The society is calling on serving and retired members of the Royal Navy and Merchant Navy, fishermen and port workers nationwide to get involved in the Royal Alfred Gung Ho Language Workshop, inviting them to send in modern words and sayings they use in everyday language, inspired by their time at sea.

Common sayings such as giving someone “a wide berth”, getting “carried away”, and “letting the cat out of the bag” are just a few examples of everyday language that originated with mariners.

Dr Rick Jolly said: “The beauty of nautical language, just like all language, is that it is constantly evolving.

“Shaped by changing times and technologies, the expressions used often carry that classic mariner sense of humour – inherent in sayings such as ‘kecks’ which are underpants (or trousers in Liverpool!) and ‘spondoolicks’, a 19th century word for money.

“Projects like this are vital in preserving the significance and awareness of nautical language and we look forward to hearing from today’s seafarers who may have their own ‘first rate’ suggestions or may really ‘know the ropes’ when it comes to modern-day sailor speak!”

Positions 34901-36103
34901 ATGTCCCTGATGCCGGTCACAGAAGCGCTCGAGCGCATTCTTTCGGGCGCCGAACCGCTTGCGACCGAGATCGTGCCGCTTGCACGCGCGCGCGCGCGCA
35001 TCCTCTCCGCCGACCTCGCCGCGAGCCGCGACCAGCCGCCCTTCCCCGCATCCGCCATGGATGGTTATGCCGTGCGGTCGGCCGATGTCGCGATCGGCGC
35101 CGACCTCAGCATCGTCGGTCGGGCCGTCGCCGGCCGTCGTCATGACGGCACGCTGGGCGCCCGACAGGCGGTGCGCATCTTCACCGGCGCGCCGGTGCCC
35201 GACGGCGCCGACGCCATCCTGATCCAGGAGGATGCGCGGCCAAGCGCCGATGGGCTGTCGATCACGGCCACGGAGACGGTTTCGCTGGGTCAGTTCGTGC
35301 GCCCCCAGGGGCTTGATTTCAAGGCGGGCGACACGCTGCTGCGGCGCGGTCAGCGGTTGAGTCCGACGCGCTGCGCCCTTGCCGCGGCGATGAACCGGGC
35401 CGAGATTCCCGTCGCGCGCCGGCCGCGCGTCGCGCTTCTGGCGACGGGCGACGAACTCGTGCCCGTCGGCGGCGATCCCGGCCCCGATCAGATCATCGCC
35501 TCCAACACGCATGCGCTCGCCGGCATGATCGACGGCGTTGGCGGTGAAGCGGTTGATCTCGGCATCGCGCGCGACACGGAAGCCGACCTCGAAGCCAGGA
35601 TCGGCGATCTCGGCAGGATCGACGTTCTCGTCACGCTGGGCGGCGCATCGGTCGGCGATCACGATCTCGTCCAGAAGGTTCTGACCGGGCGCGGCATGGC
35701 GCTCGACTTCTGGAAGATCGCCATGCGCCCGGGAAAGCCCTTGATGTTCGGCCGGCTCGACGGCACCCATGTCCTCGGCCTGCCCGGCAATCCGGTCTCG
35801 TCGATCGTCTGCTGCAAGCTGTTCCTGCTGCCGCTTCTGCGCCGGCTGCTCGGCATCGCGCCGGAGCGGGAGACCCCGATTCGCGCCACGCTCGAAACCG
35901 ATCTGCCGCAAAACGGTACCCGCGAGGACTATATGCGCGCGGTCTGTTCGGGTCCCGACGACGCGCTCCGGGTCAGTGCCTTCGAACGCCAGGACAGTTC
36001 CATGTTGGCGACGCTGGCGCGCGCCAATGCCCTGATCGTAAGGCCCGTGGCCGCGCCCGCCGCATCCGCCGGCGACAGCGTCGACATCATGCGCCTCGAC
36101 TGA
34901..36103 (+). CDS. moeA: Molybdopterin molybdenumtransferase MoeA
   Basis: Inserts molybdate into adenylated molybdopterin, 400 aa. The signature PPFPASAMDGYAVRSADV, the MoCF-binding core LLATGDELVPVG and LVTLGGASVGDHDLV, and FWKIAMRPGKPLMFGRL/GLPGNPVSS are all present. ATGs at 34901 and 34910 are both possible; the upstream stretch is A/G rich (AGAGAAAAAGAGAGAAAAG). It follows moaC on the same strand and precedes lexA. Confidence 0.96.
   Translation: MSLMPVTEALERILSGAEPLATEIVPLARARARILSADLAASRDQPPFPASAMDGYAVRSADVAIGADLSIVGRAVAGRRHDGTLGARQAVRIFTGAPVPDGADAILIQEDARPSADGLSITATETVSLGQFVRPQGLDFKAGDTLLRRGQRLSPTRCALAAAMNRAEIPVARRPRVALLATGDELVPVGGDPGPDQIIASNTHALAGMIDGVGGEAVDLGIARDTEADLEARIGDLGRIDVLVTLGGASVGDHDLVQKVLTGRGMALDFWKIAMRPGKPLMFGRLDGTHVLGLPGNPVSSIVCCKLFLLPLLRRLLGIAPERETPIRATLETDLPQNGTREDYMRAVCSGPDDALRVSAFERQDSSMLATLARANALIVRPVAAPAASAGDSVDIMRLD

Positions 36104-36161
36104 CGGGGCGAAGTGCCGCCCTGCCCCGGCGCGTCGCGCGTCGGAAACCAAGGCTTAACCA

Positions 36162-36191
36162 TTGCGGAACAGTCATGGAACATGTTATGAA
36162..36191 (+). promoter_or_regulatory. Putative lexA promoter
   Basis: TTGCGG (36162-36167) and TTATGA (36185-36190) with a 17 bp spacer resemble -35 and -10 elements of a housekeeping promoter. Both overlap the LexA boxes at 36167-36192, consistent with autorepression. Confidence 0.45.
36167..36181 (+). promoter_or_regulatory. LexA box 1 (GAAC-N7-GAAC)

The Royal Alfred Seafarers’ Society canvassed its retired resident seafarers at its nursing and residential home in Surrey for their top 10 favourite phrases coined from a life at sea.

Their top five were: “the cat’s out of the bag”; “brass monkeys”; “batten down”; “splice the mainbrace”; and “three sheets to the wind”.

Commander Boxall-Hunt, chief executive of the society, said: “Seafarers do literally have their own language which is evident every time our residents socialise together, but it’s astounding how much of this language is used by everyone – every day.

“This heritage must not be lost or forgotten, which is why we are embracing today’s generations of seafarers alongside the generation we care for at our residence in Surrey, to take that understanding to the wider public and celebrate it.”

Maritime sayings and words can be submitted online at http://www.royalalfredseafarers.co.uk or by post to The Royal Alfred Gung Ho Language Workshop, Head Office, Weston Acres, Woodmansterne Lane, Banstead, Surrey, SM7 3HA.

The Royal Alfred Seafarers’ Society was established in 1865 and provides care predominately to retired seafarers from across the UK, but welcomes those of non-seafaring backgrounds when able to do so. For more information visit http://www.royalalfredseafarers.co.uk.

Fonte: http://www.communitynewswire.press.net